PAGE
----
If I have one minor beef with this game, it’s the enemies. Don’t get me wrong, I love zombies as much as the next girl, but these do get a bit repetitive. With only a few exceptions, most of the boards use the same four or five palette-swapped creatures, and after a while you get kind of tired of seeing them. By contrast, the variety that I would have liked to see there shows off admirably in the boss fights. These are spectacularly creative and frequently hilarious, with a difficulty curve that can leave you frustrated but which is ultimately rewarding when you figure out an effective plan of attack. JRPG fans will probably not be surprised to learn that this game has a particular fondness for multi-phase boss encounters, though, so be warned that losing will frequently entail going through quite a bit to get back to where you were.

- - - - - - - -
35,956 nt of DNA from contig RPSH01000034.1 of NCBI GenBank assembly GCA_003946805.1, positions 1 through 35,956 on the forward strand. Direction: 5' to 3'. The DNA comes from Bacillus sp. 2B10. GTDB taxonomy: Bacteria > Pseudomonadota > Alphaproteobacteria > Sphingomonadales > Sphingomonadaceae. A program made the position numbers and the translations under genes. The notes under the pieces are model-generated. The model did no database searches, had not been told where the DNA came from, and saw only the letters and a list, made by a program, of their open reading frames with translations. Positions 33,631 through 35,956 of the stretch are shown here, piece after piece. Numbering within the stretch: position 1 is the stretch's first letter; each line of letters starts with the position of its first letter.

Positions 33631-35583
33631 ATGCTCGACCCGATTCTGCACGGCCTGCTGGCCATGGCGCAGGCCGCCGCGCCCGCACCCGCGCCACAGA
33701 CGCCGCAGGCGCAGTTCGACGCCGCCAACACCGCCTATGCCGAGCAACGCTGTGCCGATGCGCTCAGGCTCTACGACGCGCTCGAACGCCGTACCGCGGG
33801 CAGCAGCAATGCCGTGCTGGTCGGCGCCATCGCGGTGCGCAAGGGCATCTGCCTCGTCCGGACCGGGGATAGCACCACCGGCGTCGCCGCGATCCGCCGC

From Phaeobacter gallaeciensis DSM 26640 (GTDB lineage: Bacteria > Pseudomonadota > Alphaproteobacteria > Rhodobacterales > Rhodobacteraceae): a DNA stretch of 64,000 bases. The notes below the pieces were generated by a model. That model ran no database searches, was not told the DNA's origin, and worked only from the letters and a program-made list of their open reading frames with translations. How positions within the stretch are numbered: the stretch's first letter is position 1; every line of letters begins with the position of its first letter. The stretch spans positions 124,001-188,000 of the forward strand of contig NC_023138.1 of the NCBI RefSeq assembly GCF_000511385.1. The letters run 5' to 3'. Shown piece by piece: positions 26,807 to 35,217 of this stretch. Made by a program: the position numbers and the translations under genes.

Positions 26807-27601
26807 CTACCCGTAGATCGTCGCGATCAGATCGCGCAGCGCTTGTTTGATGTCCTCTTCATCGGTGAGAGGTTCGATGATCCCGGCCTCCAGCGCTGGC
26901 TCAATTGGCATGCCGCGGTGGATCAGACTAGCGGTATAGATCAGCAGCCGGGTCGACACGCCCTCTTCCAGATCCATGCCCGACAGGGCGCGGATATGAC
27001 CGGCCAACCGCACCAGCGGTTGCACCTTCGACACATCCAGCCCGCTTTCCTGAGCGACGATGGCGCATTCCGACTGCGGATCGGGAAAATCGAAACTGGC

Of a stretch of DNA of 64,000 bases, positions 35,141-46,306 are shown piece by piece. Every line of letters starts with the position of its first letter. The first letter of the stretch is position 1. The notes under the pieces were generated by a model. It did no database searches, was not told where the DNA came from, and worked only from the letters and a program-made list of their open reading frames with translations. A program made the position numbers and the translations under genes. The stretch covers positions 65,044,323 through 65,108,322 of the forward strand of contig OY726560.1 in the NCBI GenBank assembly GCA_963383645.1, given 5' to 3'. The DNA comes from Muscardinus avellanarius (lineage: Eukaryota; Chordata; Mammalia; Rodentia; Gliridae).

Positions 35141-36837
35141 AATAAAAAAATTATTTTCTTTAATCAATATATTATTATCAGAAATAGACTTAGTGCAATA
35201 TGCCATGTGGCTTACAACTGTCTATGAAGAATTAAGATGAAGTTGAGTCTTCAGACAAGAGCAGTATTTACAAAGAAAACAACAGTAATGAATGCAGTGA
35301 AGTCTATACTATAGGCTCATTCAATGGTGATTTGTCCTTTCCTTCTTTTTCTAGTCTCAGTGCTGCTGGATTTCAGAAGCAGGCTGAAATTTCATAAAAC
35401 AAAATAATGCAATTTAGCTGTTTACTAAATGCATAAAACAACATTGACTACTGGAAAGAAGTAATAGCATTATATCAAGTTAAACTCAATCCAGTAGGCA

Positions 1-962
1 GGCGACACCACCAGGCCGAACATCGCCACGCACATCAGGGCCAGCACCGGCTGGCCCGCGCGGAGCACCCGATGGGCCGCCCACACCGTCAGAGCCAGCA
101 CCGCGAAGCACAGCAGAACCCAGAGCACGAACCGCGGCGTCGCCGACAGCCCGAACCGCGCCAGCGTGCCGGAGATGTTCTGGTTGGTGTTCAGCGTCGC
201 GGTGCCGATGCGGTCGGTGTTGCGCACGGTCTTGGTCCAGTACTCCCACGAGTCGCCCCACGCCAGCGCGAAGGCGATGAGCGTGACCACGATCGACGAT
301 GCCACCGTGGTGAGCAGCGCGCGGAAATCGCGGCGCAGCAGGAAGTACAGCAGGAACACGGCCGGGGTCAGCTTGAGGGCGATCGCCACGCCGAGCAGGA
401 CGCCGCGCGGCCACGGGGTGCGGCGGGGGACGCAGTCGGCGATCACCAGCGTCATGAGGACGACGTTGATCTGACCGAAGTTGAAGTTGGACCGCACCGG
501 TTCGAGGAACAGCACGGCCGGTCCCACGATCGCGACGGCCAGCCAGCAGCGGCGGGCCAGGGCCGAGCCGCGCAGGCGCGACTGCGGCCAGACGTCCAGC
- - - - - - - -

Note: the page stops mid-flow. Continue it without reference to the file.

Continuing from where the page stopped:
Red Riding Hood features three different play modes: History, Boss Attack, and Survival. The latter two are unlocked by completing History mode on Normal and Hard difficulties respectively, and the third difficulty, Extreme, is required to view the game’s “true” ending. Once you get into the swing of the game, it’s not particularly brutal to begin with, but as I mentioned before, some of the boss fights will definitely leave you growling at your DS (or maybe that’s just me). Overall, the game ranges from challenging to insane, so there should be something there to satisfy most players, and the multiple gameplay modes ensure that there’s always a reason to come back and pop some more zombie skulls.
If you can handle the quizzical looks you’ll probably be getting from your friendly neighborhood game store employees when you ask about this title, then you should definitely give it a shot…. er, pun intended. Even if you can’t handle their potential judgement (or just don’t want to make that tiring trek to the store), you can still pick up the title via DSiWare. The simple but well-executed game mechanics coupled with the off-the-wall storyline (not to mention plenty of undead to be put back into the ground) should entertain most DS owners and keep them wanting more than just breadcrumbs and gingerbread houses in their bedtime stories.